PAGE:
STEM

April 5, 2018

International problem solvers

Outside of the classroom, UW engineering students solve problems around the world.


March 13, 2018

New point of view

Lisa Zurk, ’95, will be the first woman to lead the Applied Physics Laboratory.


March 6, 2018

Cyber safe

Stefan Savage, ’02, earned a MacArthur "genius" grant for his work on cyber security.


December 15, 2017

The puzzle of aging

Building on decades of research and outreach, UW experts are piecing together new ways to live longer and better.


December 8, 2017

Engineering on the brain

Doctors, engineers and other experts work together at the UW Center for Sensorimotor Neural Engineering.


December 7, 2017

The opioid boom

The prevailing practice for treating addiction to painkillers led to the worst man-made epidemic in modern medical history.


June 27, 2017

Welcome back, Paul Allen

Before he funded UW's computer science labs, Paul Allen got kicked out of them.


June 16, 2017

elephant art wolfe, sam wasser

Animal instinct

Biology professor Sam Wasser fights to save endangered species.


March 1, 2017

population health, global health, health care, uw medicine

Gates gift

A historic $279 million donation will enable the Institute for Health Metrics and Evaluation to forecast health scenarios.


population health, global health, health care

Tending to the world

Scientists, doctors and data collectors join forces for population health.


February 27, 2017

Yes, it's rocket science. Really.

Inspired by the film "Hidden Figures," the Obama White House honored a group of women of color who have contributed to NASA’s success. Two UW alumnae were included.


September 1, 2016

Deep data

In April 2015, the Axial Seamount, an active underwater volcano about 300 miles off the coast of Oregon, erupted. For the first time ever, scientists, engineers and students from the UW and around the world could watch it in real time thanks to an elaborate array of sensors they installed a year earlier.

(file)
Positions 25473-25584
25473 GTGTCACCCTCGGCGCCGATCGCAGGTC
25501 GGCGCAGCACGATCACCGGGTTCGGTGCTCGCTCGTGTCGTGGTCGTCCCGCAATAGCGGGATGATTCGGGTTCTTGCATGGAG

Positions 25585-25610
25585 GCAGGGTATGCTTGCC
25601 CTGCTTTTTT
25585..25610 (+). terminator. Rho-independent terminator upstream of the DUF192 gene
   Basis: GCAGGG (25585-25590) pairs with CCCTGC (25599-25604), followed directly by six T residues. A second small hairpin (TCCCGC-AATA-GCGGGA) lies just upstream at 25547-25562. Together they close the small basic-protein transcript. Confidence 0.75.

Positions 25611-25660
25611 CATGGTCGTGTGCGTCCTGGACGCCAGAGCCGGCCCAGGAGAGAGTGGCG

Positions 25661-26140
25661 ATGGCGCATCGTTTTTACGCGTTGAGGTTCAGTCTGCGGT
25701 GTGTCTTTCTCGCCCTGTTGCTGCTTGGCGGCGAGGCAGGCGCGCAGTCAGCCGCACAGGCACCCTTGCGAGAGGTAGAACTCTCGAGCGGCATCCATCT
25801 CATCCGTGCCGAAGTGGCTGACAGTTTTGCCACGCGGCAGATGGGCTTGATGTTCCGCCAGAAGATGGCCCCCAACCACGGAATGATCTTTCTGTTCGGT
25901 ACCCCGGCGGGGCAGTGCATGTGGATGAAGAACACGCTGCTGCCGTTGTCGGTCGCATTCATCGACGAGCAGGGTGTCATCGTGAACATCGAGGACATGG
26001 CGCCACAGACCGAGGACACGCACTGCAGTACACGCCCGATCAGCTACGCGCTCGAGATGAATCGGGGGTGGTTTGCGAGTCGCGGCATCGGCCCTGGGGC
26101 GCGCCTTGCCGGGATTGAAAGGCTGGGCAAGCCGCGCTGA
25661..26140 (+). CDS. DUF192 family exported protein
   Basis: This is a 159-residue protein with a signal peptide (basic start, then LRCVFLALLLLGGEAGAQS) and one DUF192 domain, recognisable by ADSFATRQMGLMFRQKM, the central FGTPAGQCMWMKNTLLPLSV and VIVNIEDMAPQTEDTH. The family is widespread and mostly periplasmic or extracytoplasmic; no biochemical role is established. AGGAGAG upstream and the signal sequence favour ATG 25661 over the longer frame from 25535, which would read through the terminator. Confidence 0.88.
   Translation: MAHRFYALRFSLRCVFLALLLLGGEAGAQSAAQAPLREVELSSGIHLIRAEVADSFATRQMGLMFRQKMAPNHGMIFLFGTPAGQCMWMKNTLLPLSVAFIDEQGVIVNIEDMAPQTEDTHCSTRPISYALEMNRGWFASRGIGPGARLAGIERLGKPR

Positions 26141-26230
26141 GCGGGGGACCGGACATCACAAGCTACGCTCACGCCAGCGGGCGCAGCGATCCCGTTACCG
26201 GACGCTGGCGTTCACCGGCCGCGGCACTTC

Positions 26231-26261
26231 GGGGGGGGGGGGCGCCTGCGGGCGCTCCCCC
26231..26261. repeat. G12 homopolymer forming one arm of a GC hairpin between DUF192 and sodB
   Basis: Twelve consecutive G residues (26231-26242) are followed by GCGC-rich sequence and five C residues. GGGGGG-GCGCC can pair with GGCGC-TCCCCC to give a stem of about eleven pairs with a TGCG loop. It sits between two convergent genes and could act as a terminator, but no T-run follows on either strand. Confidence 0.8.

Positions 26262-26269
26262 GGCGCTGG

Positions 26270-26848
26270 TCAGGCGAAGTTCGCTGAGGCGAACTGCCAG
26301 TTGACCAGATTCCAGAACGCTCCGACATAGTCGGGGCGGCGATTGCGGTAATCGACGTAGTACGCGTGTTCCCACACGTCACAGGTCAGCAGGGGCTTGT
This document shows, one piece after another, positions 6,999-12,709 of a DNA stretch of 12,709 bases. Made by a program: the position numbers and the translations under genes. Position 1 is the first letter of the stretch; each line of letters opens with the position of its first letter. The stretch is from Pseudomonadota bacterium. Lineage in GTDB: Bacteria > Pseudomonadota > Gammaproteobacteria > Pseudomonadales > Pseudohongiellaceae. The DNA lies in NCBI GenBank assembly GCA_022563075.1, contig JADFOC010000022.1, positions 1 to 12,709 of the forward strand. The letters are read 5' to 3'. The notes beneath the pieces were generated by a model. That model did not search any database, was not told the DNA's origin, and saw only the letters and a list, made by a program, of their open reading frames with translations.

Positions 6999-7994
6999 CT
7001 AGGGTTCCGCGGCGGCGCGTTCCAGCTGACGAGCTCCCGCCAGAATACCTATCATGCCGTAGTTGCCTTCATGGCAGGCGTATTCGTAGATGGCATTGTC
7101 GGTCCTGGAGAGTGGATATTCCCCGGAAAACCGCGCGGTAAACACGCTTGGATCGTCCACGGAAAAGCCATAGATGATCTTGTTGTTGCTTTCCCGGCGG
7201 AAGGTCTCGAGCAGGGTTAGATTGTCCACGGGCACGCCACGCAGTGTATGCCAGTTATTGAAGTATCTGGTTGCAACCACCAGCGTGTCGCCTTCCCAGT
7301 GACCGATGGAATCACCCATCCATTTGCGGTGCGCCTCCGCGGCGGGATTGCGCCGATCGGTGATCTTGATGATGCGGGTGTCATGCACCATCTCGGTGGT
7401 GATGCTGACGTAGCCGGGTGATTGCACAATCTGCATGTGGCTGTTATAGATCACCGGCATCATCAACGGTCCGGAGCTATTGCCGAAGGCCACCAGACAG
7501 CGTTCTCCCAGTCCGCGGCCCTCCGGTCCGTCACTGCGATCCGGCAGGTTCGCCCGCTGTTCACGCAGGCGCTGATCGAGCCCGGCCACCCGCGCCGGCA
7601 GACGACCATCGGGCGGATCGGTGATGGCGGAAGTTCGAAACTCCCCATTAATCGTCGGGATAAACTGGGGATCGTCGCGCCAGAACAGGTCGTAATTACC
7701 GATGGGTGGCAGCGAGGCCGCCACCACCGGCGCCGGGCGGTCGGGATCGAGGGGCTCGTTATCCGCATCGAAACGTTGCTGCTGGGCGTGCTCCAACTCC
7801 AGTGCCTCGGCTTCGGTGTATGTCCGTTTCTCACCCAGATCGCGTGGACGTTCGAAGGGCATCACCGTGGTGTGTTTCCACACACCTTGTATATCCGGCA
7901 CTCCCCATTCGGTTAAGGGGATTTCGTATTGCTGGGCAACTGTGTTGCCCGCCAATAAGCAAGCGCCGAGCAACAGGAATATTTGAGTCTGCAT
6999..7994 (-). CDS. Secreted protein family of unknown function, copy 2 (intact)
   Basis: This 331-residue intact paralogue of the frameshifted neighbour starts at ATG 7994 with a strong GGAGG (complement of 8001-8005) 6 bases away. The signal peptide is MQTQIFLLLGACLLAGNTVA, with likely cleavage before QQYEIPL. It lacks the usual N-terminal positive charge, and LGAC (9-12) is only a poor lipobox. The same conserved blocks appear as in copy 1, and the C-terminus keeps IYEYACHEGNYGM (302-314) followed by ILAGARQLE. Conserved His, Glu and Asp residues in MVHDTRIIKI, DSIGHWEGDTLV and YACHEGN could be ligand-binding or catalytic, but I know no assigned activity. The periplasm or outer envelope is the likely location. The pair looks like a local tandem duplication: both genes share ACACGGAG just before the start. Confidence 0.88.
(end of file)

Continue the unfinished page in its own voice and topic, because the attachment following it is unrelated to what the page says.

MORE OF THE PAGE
The batwoman

Forget the silly myths about vampires. Sharlene Santana discovered that the role of bats in the environment is underrated. And most don't want to bite you.


December 1, 2015

Tech that knows

A new wearable technology developed at the UW called MagnifiSense can detect what devices and vehicles the user interacts with.


Swim record

UW fisheries expert puts a number on Bristol Bay's annual sockeye salmon run.


September 1, 2015

High volume

Recordings by current and former UW researchers in fjords show that melting at glacier edges in the narrow rock-edged canyons are some of the noisiest places in the sea.


Cellphone guilt

A new UW study finds that cellphone use at playgrounds is a significant source of parental guilt, as well as a powerful distraction when children try to get caregivers’ attention.


Cling like a fish

Scooting around in the shallow, coastal waters of Puget Sound is one of the world’s best suction cups. It’s called the Northern clingfish, and its small, finger-sized body uses suction forces to hold up to 150 times its own body weight.